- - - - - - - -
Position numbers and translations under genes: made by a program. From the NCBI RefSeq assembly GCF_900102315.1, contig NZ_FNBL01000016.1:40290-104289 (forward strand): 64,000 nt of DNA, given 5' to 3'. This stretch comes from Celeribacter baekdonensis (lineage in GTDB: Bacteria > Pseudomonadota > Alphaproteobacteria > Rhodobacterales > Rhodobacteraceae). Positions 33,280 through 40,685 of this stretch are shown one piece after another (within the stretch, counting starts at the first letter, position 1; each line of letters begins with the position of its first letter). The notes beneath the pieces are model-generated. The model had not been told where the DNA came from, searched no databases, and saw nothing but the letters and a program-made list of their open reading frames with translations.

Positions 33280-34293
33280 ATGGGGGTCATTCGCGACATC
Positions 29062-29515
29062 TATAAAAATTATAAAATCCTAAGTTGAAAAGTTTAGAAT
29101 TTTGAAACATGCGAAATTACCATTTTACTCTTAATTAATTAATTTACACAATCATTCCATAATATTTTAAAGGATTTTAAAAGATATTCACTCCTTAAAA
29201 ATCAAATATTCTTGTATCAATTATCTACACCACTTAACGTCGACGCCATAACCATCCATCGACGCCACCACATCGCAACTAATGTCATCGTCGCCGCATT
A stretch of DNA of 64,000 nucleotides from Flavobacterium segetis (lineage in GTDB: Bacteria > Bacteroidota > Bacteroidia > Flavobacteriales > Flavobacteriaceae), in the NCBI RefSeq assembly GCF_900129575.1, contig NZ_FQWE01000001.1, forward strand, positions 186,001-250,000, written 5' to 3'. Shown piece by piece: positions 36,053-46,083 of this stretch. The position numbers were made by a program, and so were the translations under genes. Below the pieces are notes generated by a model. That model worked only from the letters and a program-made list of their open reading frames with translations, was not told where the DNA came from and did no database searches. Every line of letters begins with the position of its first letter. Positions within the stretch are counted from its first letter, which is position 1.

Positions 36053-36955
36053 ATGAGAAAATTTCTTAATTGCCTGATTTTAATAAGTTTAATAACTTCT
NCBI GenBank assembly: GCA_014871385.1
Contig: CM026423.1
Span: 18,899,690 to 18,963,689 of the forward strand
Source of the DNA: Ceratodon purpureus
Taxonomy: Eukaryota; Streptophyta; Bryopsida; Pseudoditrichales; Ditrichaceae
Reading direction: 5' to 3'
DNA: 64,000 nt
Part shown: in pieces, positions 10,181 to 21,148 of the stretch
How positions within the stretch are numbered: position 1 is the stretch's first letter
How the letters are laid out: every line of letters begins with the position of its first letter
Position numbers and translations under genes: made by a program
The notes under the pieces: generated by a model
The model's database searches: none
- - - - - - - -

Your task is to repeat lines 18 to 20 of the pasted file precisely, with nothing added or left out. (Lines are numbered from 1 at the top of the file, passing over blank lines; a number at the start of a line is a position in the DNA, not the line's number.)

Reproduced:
Part shown: in pieces, positions 10,181 to 21,148 of the stretch
How positions within the stretch are numbered: position 1 is the stretch's first letter
How the letters are laid out: every line of letters begins with the position of its first letter